I got the chance to sit down and play Jak and Daxter (a year-old PS2 3D platforming evolution of Super Mario 64) over several days (while out of town). A funny thing happened. I got sucked into the world inside the game. I forgot about stress and pressure and self. It took me back to the 'good old days' of gaming, when a game like Secret of Evermore, or Metroid, or Link's Awakening could cast a spell on me.
I've been in such a competitive bend the last few years with my Unreal Tournament stint. I actually started to think that a game was pointless if it wasn't a contest, online, against other strong players.
Jak and Daxter is a fine game, and here's why.
I never ONCE felt like throwing the controller while playing this game. I 'died' plenty of times. But it wasn't no big thing. Nobody 'killed' me, nobody used juvenile taunts to question my skill and/or manhood. I just touched a button and instantly I was playing again. The game was extremely patient.
The game is gorgeous. Okay, the graphics don't really compare in realism or impact to, say, UT2K3 on my brother's Radeon 9700 Pro, or even in grandeur to a map like CTF-Face (with the big blue earth making its trip around the sky) in UT on my old Voodoo 5. It's not even in the same league as Halo. None of that matters. I always felt that 32-bit 3D games were somewhat graphically flawed, in a distracting way, but that's not so with the new machines in general and this game in particular. It's beautiful. It's sublime. I liked it so much I wanted to eat the textures. At one point I actually sat down on Sentinel Beach for an entire 'day' (about twenty-three minutes) and just watched the sun rise twice and cast brilliant sunbeams on the huge cliffs behind me. Numerous other times I just stopped to admire the vast variety of spectacles and the ear and eye candy around me.
The game is immersive. What's the opposite of jaded? Whatever it is, I'm it. This game immersed me in its simple world more than any 3rd-person game ever has. The continent you explore is enormous. It never stops to load. And here's the clincher: at times you can see very distant parts of the world, and you can get to ANYWHERE you can see. The control is also extremely responsive and gratifying. And that old concept of 'gameplay'? Excellent gameplay, with multitudinous tasks, quests, modes, and variety.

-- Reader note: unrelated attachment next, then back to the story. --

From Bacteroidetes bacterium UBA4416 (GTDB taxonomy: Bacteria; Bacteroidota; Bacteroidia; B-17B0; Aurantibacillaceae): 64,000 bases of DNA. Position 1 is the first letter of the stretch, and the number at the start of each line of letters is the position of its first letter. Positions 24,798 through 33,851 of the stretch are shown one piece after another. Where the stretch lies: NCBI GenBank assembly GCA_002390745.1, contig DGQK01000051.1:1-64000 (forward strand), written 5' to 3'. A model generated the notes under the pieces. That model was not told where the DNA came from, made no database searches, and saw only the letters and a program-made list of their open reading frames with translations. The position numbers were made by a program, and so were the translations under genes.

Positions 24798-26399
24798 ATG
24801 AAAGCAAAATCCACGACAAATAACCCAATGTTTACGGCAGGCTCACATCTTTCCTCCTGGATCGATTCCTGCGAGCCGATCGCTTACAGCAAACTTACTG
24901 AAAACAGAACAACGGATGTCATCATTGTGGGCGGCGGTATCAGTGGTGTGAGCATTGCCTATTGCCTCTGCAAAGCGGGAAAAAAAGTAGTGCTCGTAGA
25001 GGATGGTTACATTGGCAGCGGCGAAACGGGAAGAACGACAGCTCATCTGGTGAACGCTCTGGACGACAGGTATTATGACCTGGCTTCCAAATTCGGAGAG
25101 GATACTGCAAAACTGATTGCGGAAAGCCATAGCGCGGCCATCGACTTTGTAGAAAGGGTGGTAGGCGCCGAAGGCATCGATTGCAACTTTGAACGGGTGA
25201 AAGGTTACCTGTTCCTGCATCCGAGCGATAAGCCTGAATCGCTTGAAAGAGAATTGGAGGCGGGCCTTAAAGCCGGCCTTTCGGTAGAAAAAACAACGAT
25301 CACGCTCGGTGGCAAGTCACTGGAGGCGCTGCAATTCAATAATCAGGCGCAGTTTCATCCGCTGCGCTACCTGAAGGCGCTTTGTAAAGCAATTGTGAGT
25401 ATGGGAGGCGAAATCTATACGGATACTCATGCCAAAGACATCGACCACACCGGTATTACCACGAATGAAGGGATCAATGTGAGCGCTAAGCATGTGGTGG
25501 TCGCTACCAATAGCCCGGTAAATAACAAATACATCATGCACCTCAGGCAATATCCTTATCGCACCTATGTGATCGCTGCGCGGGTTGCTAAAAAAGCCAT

The game is non-competitve. I didn't feel like I had to live up to anyone's standards, or like I had to make sure every shot was on the money, or like I had to be sure not to let my team down. It was so refreshing! Man, I truly *forgot* about this part. Online FPSs are not the end-all be-all of gaming.
You can pause the game at any point, even during cut-scenes. You can SAVE the game at any point, though it also has a mechanism for saving your progress for you as you go. As I said, there was zero load-time, and no trouble with lag or Windows or bugs. I got to play while lying on a bed, eating cold applesauce doused in liberal amounts of cinnamon and sugar. It was dynamic, compelling, beautiful, engrossing, polished, cohesive, and above all, a very enjoyable way to escape for a few hours a day.
This isn't really a review of Jak and Daxter, though. It's a review of games like it--it could have been the equally great Sly Cooper or Vice City or probably alot of games of different genres on different systems. But J&D is the one I happened to play. To sum it all up, I've missed games. Simple games that are personal and played for the innocent joy of moving the controller fobs and making things happen on the screen in an inviting virtual world.
I have a TV. It's a small one, mind you. It is an LCD TV measuring 10 inches diagonally. It doesn't do Progressive Scan or high-def (best is 480i), it's not wide, it doesn't have Component inputs (S-Vid is the best it has). It is extremely thin and light and eminently portable and the screen is razor-sharp and very high contrast. I loaned it to my mother, but I think I can get it back, and I think it will be fine for my purposes. I can use my good Sony headphones for sound.
I still have a PS1 and an SNES. But I kinda want something new (even though there are about a hundred great games on those I haven't played). After doing some research (reading back, mostly for the first time, through the last eighteen months of EGM and Game Informer), I've decided that the GameCube is the best system for me. The PS2 is close, and has some awesome games (FFX, Vice City, Ratchet, Gran Turismo 3, etc.). The X-Box has its merits, and Halo is still unbelievable. I can't really spring for a powerful PC right now, and part of the small revelation I'm writing about here involves the fact that I want to play, basically, 'console' games (though that almost sounds like a vulgar term, like 'game appliance'... and Freedom Force was a genuinely fun little game). But the GC has Mario Sunshine, Metroid Prime, Starfox, and even that cartoony Zelda game which I'm warming up to a little, not to mention great third-party support.
But frankly, it's the fact that they're releasing a $40 add-on for the GC that lets you play all Game Boy Advance (and GB Color) games on a TV (so you can actually see the game) and sound system with the GC controller that pushes it over the edge for me. Because there are just alot of good new GBA games with classic 2D gameplay that I'd love to relax with--Castlevania: Harmony of Dissonance, Yoshi's Island, Lunar Legends, Metroid Prime, Advance Wars, and more on the way (Kid Icarus Advance and Earthbound, for instance), as well as a few old Game Boy Color games I wouldn't mind picking up (Zelda: Oracle of Ages foremost among them).
As I get entrenched in my final (and most rigorous) year of school (at least for my Bachelor's degree), having an escapist game or two to play for an hour or two a few choice times a week could be just the thing to keep me sane...